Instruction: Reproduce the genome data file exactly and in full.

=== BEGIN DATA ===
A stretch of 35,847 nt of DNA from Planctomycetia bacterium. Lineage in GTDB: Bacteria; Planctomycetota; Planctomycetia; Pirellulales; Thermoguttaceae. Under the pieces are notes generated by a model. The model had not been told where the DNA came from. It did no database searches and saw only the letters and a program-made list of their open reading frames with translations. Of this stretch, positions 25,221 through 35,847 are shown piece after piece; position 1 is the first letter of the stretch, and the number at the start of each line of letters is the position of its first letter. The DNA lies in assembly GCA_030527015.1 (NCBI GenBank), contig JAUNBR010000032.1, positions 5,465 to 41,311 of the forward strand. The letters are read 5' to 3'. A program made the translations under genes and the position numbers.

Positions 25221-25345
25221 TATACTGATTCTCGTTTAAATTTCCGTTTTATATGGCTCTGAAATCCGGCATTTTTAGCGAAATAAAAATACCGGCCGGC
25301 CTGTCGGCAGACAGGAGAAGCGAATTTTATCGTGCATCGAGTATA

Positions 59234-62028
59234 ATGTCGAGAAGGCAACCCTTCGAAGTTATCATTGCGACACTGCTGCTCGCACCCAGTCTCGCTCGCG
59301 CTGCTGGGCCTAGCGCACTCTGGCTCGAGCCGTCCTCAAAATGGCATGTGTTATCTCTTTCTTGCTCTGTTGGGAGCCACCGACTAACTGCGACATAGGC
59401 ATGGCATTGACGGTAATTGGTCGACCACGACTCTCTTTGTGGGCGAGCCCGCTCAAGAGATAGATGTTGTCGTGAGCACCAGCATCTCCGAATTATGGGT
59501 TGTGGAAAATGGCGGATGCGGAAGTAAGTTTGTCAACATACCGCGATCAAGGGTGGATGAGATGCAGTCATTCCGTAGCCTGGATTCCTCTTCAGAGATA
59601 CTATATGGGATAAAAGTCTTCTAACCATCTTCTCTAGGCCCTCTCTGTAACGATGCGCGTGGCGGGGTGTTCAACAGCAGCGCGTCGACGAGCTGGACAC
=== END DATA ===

A stretch of 35,847 nt of DNA from Planctomycetia bacterium. Lineage in GTDB: Bacteria; Planctomycetota; Planctomycetia; Pirellulales; Thermoguttaceae. Under the pieces are notes generated by a model. The model had not been told where the DNA came from. It did no database searches and saw only the letters and a program-made list of their open reading frames with translations. Of this stretch, positions 25,221 through 35,847 are shown piece after piece; position 1 is the first letter of the stretch, and the number at the start of each line of letters is the position of its first letter. The DNA lies in assembly GCA_030527015.1 (NCBI GenBank), contig JAUNBR010000032.1, positions 5,465 to 41,311 of the forward strand. The letters are read 5' to 3'. A program made the translations under genes and the position numbers.

Positions 25221-25345
25221 TATACTGATTCTCGTTTAAATTTCCGTTTTATATGGCTCTGAAATCCGGCATTTTTAGCGAAATAAAAATACCGGCCGGC
25301 CTGTCGGCAGACAGGAGAAGCGAATTTTATCGTGCATCGAGTATA

Positions 59234-62028
59234 ATGTCGAGAAGGCAACCCTTCGAAGTTATCATTGCGACACTGCTGCTCGCACCCAGTCTCGCTCGCG
59301 CTGCTGGGCCTAGCGCACTCTGGCTCGAGCCGTCCTCAAAATGGCATGTGTTATCTCTTTCTTGCTCTGTTGGGAGCCACCGACTAACTGCGACATAGGC
59401 ATGGCATTGACGGTAATTGGTCGACCACGACTCTCTTTGTGGGCGAGCCCGCTCAAGAGATAGATGTTGTCGTGAGCACCAGCATCTCCGAATTATGGGT
59501 TGTGGAAAATGGCGGATGCGGAAGTAAGTTTGTCAACATACCGCGATCAAGGGTGGATGAGATGCAGTCATTCCGTAGCCTGGATTCCTCTTCAGAGATA
59601 CTATATGGGATAAAAGTCTTCTAACCATCTTCTCTAGGCCCTCTCTGTAACGATGCGCGTGGCGGGGTGTTCAACAGCAGCGCGTCGACGAGCTGGACAC